Will COVID-19 Vaccines Need a Booster? CDC Will Meet to Decide

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The data is still not in on whether booster shots against COVID-19 will be necessary. The disease has only been around for slightly over a year, and the vaccines for five or six months. Drug companies have been suggesting that booster shots will be necessary, particularly with the rise of more infectious variants, such as those originating in South Africa and the U.K. 

Clinical studies of booster shots are already ongoing. Nonetheless, it’s still not known just how long the protection from vaccines lasts. But drug companies are not the decision-makers for this.

The U.S. Centers for Disease Control and Prevention (CDC)’s Advisory Committee on Immunization Processes plans to meet and make a recommendation to the CDC on booster shots. Those conversations, however, have not yet begun.

William Schaffner, a professor of preventive medicine and infectious diseases at Vanderbilt University in Nashville, told ABC News, “The ACIP is dealing with a whole lot of other issues at the present time, and has not begun really a serious discussion of boosters.”

The U.S. Food and Drug Administration (FDA) is also involved in that analysis and decision. It has already updated its COVID-19 emergency use authorization (EUA) guidance for vaccine developers that want to address new variants.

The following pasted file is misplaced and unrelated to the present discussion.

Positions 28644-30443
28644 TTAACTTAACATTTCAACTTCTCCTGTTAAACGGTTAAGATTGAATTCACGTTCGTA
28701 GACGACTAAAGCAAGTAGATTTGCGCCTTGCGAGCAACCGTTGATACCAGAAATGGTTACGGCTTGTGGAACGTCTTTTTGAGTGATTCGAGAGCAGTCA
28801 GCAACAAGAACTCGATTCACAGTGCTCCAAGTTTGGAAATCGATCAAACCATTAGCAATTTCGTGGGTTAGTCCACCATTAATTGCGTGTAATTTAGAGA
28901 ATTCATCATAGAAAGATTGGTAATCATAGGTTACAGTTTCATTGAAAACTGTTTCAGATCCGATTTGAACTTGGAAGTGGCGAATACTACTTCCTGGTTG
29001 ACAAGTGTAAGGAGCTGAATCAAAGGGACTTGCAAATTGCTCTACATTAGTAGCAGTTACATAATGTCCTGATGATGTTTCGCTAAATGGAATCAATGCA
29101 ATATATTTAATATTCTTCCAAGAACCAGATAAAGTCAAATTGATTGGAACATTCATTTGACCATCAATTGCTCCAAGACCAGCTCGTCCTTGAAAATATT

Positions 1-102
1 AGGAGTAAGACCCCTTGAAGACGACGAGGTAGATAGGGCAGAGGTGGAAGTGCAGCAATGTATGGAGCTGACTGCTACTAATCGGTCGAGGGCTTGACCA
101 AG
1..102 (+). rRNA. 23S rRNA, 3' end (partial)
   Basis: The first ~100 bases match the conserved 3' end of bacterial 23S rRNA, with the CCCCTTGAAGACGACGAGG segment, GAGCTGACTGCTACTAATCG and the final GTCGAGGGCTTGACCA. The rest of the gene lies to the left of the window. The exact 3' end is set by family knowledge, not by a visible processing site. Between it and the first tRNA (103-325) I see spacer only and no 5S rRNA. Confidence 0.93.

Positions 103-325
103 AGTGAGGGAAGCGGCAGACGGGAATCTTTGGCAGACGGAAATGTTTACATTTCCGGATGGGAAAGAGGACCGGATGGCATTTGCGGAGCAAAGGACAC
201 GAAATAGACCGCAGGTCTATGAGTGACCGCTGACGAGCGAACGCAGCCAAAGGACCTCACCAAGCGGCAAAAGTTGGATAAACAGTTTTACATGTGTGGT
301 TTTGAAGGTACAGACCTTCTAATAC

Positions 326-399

An FDA spokesperson stated, “We want the American public to know that the FDA is using every tool in our toolbox to fight this pandemic, including pivoting as the virus adapts and we remain committed to getting these life-saving products to the frontlines.”

There is a reasonable amount of skepticism when vaccine manufacturers discuss booster shots, since they have raked in huge and unexpected amounts of money so far for the vaccines. In the first-quarter, Pfizer-BioNTech’s global vaccine sales were $5.833 billion and Moderna’s were $1.733 billion. Johnson & Johnson, late to the market and paused over safety issues, reported $100 million in U.S. sales for the quarter.

Stephane Bancel, chief executive officer of Moderna, told investors in early May, “Booster shots will be needed as we believe the virus is not going away.”

And Albert Bourla, chief executive officer of Pfizer, told Axios last week that a booster shot will probably be necessary “sooner than later. If they got their second shot eight months ago, they may need a third one.”

They may be correct, but it hasn’t been determined by facts yet.

Dan Barouch, director of the Center for Virology and Vaccine Research at Beth Israel Deaconess Medical Center, told ABC News, “In my view, it is not yet clear whether we will need a booster shot this fall, winter, and if so, what that booster shot would be.”

Barouch went on to say, “Clearly, the pharmaceutical companies have an economic incentive, particularly the ones who have vaccines that are for profit. We want the decision to be made based on public health solely and [not] on economic incentives of the companies.”